Memorial Day is upon us and patriotism is in the air, especially here in Philadelphia. The Benjamin Franklin impersonators have that summery spring in their step as they wander Independence Hall, recounting tales of the Revolution; the signing of the Declaration of Independence, Washington crossing the Delaware, the Boston Tea Party.
In fact, Boston wasn’t the only historical Tea Party revolt as Quirk author Joseph Cummins explores in his book “Ten Tea Parties” (now only $3.99 on Nook until 5/26). From York, Maine to right here in Philadelphia, each tea party had it’s own style, it’s own flavor. While all those tea parties might have been necessary back in the day, this Memorial Day we’ve matched each historical Tea-Tipping with a flavor of our favorite actual tea. Drink up!
1.The Boston Tea Party - Earl Grey Tea
The rowdy original Tea Party, the Boston flavor is certainly Earl Grey. Men dressed as Natives snuck onto a British ship and dumped the tea into the harbor in the dead of night. Strong, dark, and the “usual” flavor.
2. The Philadelphia Tea Party - Silver Needle White Tea
Philadelphia’s Tea party was one which teetered between violence and civility. Though tar and feathering of the offending ships’ captain was threatened, the matter of the illegal tea was solved peacefully and graciously by both parties: colonists footed the bill for the return journey, and the captain agreed not to unload any of his cargo after being officially refused. It was a delicate situation, much like the delicate taste of this tea.
3. The Princeton Tea Party - Dragonwell Green Tea
In 1774, students at Princeton University burned all the tea on campus and in town, to demonstrate their disgust with the British. A nice cup of Dragonwell would have fired them up, but alas, they burned it all up. Dragonwell green tea has a distinctive sweet aftertaste and a hint of lingering chestnut, and graduates summa cum laude.
4. The New York Tea Party - Peppermint Tea
Good ‘ole spicy NYC certainly left a strong taste in the mouth of the unwitting sea captain who attempted to bring tea into their harbor while the citizens were in the midst of reprimanding another captain for the same crime.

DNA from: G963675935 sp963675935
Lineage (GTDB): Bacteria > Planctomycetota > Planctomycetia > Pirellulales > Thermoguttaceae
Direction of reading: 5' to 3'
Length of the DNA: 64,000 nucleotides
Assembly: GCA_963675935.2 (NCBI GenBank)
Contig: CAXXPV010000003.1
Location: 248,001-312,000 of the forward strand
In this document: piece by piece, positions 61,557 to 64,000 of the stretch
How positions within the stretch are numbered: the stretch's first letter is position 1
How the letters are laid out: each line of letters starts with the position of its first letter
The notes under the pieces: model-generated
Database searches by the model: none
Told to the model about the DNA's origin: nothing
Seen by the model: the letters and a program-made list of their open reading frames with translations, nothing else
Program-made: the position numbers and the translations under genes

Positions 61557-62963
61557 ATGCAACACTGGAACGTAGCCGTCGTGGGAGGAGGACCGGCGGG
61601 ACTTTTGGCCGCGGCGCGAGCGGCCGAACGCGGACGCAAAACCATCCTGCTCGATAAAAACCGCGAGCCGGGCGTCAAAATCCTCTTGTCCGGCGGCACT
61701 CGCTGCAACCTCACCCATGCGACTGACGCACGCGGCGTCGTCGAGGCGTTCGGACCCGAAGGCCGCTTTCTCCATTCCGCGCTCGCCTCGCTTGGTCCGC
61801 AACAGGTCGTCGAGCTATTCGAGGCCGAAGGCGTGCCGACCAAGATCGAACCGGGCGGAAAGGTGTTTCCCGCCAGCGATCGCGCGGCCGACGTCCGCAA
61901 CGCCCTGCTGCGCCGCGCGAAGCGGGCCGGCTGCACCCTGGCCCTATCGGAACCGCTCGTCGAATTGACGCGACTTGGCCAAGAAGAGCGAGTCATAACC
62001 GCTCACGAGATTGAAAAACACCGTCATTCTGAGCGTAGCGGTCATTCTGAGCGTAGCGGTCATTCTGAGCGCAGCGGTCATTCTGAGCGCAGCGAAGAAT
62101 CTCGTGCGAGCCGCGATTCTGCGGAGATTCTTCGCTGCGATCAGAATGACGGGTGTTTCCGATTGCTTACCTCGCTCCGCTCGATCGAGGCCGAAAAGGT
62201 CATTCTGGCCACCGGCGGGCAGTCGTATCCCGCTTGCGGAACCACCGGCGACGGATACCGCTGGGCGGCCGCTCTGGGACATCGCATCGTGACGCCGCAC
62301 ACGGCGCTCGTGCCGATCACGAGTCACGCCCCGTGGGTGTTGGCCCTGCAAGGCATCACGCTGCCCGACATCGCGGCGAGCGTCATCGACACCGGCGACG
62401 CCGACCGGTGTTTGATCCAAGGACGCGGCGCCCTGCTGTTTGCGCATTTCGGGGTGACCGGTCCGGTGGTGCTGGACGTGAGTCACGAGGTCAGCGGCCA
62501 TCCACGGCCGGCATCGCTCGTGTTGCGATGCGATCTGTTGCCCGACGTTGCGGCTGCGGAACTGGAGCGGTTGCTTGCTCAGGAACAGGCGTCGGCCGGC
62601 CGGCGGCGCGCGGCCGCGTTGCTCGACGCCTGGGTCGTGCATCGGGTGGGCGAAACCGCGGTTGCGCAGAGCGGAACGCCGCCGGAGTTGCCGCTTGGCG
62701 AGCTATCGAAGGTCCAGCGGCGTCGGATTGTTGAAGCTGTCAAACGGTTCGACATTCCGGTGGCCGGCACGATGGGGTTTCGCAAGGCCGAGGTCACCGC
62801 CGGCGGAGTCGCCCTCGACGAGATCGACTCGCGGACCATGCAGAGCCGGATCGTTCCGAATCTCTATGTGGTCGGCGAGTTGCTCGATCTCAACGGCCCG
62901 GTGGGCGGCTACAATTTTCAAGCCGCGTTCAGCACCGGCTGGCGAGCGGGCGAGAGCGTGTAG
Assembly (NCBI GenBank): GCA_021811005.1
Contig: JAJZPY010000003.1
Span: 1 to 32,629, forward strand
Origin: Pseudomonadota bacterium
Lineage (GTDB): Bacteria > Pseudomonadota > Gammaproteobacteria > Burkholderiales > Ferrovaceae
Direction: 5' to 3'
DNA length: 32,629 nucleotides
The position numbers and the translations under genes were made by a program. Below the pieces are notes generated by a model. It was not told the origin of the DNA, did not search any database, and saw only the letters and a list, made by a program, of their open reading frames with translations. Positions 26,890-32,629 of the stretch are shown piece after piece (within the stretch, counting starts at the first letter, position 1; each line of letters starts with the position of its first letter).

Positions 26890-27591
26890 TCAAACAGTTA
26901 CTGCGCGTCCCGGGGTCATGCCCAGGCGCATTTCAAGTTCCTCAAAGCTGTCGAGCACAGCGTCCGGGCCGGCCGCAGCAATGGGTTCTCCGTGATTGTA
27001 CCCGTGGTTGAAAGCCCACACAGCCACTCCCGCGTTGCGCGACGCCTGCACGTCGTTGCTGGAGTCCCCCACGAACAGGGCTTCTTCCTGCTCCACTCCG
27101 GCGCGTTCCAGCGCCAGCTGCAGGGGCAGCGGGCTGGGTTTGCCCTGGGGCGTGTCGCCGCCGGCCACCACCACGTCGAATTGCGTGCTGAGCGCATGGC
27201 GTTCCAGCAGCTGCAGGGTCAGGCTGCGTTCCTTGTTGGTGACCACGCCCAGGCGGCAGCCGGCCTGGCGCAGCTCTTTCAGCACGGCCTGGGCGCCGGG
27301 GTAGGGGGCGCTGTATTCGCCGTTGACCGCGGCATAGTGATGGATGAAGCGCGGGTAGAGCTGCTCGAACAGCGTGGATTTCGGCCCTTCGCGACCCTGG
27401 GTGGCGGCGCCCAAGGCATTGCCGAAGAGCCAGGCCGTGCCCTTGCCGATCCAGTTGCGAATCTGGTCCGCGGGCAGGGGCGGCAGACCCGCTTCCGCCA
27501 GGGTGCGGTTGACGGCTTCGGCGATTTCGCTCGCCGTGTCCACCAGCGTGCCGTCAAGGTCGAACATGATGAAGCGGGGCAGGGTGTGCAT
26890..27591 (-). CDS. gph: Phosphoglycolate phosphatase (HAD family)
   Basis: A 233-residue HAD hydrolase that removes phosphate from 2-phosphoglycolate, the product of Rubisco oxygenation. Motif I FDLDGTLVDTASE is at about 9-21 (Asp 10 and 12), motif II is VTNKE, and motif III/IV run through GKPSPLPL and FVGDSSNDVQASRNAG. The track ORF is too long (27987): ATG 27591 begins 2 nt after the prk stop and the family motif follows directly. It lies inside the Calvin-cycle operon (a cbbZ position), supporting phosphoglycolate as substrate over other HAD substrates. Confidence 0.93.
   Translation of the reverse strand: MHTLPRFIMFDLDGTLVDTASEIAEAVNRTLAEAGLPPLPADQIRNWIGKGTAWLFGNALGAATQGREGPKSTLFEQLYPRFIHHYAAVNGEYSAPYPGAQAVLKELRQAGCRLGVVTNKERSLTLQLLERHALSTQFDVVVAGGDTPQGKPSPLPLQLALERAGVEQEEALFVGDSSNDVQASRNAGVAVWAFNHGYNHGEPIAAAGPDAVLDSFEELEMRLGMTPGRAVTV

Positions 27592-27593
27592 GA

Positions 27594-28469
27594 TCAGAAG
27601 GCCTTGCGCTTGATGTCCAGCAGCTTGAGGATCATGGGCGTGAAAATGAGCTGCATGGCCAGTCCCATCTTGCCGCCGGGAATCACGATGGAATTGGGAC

5. The Chestertown Tea Party - Matcha Tea
Every Memorial Day, the small 5,000 resident town of Chestertown, Maryland swells by thousands as tourists pour in to re-enact and celebrate the tossing of tea off a replica of the 1774 ship the Geddes. The tradition is a strange one, considering historians aren’t sure it it even happened! Matcha seems like a good match since it’s always changing it’s story—I mean flavor. Starts off as with one taste (vegetable) and move on to another (sweet).
6. The York Tea Party - Lemon Tea
Hardy and spiteful York, Maine, where rich old Jonathan Sayward, a British Loyalist to the end of his days, insisted on smuggling in some tea. The townspeople confiscated “the wicked Drug” and stowed it in a store basement where it was “stolen” by some “natives” and never seen again, though rumor has it Sayward had a few tea parties of his own in the following weeks.
7. The Annapolis Tea Party - Peggy Stewart Tea
Poor Anthony Stewart - new father, good samaritan, and tea tariff paying scum. A mob forced Stewart to burn his ship the Peggy Stewart because he had paid for tea from Britain, so that a group of indentured servants might be able to come ashore in Maryland. Annapolis still sees this as a right and just act and the Baltimore Coffe and Tea Co. now offers a Peggy Stewart brand tea with a “smokey” flavor to commemorate the deed.
8. The Edenton Tea Party - Chamomile Herbal Tea (with Lemon)
The first collected women’s movement in American history, the women of Edenton, North Carolina banded together and signed a document stating their official boycott of tea. They even sent a copy of their proclamation to newspapers in England. Mild yet strong, Edenton is certainly a Chamomile infusion, with a little added lemon.
9. The Wilmington Tea Party - Jasmine Tea
While still flower and fragrant, Jasmine tea has a little more kick to it. Just like the ladies of Wilmington, North Carolina who, following the suit of their Edenton sisters, took all their tea from their homes and burned it all in the town square. It was a small by incredibly powerful act by these colonial genteel women, and one we’re proud to honor with a sip of some Jasmine leaf water.
10. The Greenwich Tea Party - Chai Tea
Another spicy and rousing tea burning rounds out the ten with Greenwich, New Jersey. A smuggling town turned patriots, these colonial tea-totalers dressed as natives as well when destroying the tea of the East India Trading Company. Turns out the EITC thought enough was enough and lawyered-up over the whole matter. So did the colonists, but the revolution was already in full swing and no one was charged or indicted. Fiery, warming, and spicy - just like Chai.